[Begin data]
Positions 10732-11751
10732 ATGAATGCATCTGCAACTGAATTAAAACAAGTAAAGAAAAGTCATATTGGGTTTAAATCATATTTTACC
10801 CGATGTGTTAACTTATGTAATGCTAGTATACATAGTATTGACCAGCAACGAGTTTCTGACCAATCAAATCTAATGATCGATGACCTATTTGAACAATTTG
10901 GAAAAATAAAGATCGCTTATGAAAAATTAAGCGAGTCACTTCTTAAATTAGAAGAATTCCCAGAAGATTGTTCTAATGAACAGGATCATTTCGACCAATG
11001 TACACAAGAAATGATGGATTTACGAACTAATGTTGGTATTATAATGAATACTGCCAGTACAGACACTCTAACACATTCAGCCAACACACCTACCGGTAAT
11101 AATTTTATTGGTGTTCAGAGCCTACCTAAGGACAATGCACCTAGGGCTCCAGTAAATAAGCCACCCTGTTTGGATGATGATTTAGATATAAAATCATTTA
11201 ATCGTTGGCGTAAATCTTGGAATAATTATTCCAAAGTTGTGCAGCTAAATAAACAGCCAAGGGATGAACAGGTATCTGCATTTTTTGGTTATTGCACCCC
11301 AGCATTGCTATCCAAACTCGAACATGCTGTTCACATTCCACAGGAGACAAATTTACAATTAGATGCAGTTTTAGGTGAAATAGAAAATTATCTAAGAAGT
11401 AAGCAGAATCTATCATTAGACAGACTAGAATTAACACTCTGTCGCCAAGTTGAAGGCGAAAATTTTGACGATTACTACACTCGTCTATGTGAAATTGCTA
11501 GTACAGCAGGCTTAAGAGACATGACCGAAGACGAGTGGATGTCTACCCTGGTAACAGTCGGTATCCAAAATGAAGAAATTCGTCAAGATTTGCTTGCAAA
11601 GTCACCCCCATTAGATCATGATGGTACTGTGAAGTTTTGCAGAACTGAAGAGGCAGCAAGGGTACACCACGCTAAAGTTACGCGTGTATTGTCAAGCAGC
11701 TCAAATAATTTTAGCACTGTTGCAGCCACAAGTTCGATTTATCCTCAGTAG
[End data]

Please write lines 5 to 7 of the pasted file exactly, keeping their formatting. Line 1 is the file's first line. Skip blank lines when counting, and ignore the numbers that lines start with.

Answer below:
11001 TACACAAGAAATGATGGATTTACGAACTAATGTTGGTATTATAATGAATACTGCCAGTACAGACACTCTAACACATTCAGCCAACACACCTACCGGTAAT
11101 AATTTTATTGGTGTTCAGAGCCTACCTAAGGACAATGCACCTAGGGCTCCAGTAAATAAGCCACCCTGTTTGGATGATGATTTAGATATAAAATCATTTA
11201 ATCGTTGGCGTAAATCTTGGAATAATTATTCCAAAGTTGTGCAGCTAAATAAACAGCCAAGGGATGAACAGGTATCTGCATTTTTTGGTTATTGCACCCC